Employees Fired Over Social Media, NLRB Reacts
Fisher & Phillips’s Michael Greco noted in his conversation with us about monitoring employee use of social media that “limits on individuals’ rights are legitimate if they impinge on others’ rights.” That’s particularly true when an employee’s rights impinge on his or her employer’s. So, can workers use their own computers, on their own time, to criticize their boss, their workplace, top management? Well, yes and no. The National Labor Relations Board (NLRB) has issued an opinion or two on that topic. Turns out it depends on the content of employees’ postings on their private Facebook accounts or Twitter.
Example #1: A Connecticut ambulance company had a policy forbidding employees from writing anything negative about the company in their social media. A disgruntled employee, denied union representation at a disciplinary meeting, trashed her supervisor on her Facebook page. Several co-workers chimed in to agree with her and make other comments about the employer. Shortly after the exchanges, the employee was fired. NLRB lodged a complaint against the company, asserting the prohibitions in its social media policy were too broad. Employees have a right, the board said, to discuss together the terms and conditions of their employment. Ultimately, the company settled with NLRB, agreeing to revise its policies.
Example #2: In May of this year, a New York nonprofit, Hispanics United of Buffalo, fired a number of employees who, again, chimed in on one person’s Facebook posting that criticized the employer. Many of the co-workers defended the employer, but they were fired anyway. NLRB lodged a complaint against Hispanics United, again because the Facebook “flame war” was a discussion of terms and conditions of employment. The case will probably be settled, but remember that this is a non-union employer under fire from NLRB.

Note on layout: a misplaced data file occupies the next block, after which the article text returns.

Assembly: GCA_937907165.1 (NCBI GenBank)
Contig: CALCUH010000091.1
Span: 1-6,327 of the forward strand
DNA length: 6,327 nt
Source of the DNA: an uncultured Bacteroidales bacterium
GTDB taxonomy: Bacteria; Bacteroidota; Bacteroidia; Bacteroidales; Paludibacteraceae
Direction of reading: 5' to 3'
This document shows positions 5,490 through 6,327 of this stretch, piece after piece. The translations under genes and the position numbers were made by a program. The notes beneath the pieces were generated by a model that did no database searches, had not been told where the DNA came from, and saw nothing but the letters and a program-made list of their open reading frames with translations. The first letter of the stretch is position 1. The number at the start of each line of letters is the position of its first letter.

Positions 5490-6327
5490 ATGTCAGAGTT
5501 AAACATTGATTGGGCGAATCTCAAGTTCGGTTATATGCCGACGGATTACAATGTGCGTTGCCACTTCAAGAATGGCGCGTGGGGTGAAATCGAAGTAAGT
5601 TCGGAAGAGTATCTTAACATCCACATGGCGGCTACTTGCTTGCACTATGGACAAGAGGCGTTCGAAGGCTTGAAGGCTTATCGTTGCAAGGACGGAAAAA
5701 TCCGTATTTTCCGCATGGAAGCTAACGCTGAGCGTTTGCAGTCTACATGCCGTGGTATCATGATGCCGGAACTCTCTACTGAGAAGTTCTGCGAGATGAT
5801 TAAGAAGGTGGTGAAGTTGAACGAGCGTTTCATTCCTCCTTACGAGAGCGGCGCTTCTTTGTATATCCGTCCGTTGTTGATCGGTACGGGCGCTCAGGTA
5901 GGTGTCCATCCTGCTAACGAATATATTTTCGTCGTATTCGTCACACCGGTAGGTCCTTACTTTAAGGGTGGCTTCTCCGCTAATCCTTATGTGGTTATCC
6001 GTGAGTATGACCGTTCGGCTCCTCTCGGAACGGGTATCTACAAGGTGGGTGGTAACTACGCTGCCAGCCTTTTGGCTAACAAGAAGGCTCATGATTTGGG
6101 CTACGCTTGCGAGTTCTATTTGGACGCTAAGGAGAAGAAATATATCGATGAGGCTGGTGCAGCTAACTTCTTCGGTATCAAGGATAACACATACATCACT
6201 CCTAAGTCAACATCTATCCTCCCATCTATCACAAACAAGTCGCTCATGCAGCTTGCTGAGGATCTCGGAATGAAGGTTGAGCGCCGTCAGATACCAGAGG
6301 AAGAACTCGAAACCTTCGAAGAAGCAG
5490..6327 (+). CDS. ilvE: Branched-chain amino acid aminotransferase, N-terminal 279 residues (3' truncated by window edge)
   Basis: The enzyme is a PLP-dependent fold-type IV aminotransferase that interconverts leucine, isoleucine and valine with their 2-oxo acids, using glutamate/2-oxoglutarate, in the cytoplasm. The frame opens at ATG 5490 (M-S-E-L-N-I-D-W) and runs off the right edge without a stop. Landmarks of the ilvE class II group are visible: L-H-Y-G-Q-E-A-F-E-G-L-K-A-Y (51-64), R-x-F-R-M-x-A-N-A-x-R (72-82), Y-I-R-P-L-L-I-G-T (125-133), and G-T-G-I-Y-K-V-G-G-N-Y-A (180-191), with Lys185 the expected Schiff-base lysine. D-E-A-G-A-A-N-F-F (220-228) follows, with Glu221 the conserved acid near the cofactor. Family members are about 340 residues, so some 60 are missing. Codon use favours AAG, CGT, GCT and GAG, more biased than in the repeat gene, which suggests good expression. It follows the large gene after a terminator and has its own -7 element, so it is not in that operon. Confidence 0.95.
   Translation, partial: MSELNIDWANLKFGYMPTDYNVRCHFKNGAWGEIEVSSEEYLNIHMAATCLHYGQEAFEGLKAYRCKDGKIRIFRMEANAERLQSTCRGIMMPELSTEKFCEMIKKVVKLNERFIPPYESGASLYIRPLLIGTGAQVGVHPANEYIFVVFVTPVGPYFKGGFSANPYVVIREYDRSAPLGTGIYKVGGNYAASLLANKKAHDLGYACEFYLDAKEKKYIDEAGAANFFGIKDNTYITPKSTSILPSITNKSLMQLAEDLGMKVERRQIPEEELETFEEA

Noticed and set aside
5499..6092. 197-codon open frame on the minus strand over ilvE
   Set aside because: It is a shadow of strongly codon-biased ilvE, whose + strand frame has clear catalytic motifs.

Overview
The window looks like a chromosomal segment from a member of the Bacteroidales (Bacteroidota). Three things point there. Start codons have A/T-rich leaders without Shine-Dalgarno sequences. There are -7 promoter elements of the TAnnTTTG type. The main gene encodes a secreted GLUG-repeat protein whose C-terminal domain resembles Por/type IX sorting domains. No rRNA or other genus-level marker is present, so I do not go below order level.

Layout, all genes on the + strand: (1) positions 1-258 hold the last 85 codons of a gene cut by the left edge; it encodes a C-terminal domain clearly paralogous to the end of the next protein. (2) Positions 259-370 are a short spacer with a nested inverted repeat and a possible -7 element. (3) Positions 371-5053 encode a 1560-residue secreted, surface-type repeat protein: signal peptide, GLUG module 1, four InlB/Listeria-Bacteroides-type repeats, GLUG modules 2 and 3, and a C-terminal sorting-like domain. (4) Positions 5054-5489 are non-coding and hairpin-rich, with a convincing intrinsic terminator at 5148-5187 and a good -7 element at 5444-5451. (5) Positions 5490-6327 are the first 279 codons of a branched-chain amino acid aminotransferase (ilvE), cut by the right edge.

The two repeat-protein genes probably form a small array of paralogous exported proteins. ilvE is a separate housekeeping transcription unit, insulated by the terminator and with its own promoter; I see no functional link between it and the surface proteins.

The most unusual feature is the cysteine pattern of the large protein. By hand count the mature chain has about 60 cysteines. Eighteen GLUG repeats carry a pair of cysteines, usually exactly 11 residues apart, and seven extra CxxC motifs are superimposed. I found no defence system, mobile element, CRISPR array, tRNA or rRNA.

Example #3: This case also involved a non-union employer: An Arizona newspaper had no social media policies but encouraged its reporters to tweet about newsworthy events to the public, to boost newspaper readership and online visits to its content. But the paper’s crime/public safety reporter went, in management’s view, way too far: His tweets demeaned reporters for other media, seemed to be pro-violence, were sexually explicit and full of profanities, and were offensive in other ways.
Management told the reporter several times to stop the inappropriate tweets, but he didn’t. So the paper fired him, and he complained to NLRB. Because his tweets were not discussions with co-workers about the workplace, the board said, they were unprotected, and his firing was legitimate. So, for now anyway, NLRB’s position is that some, but not all, postings are protected, even if they make the employer look bad. Depends on who says what online.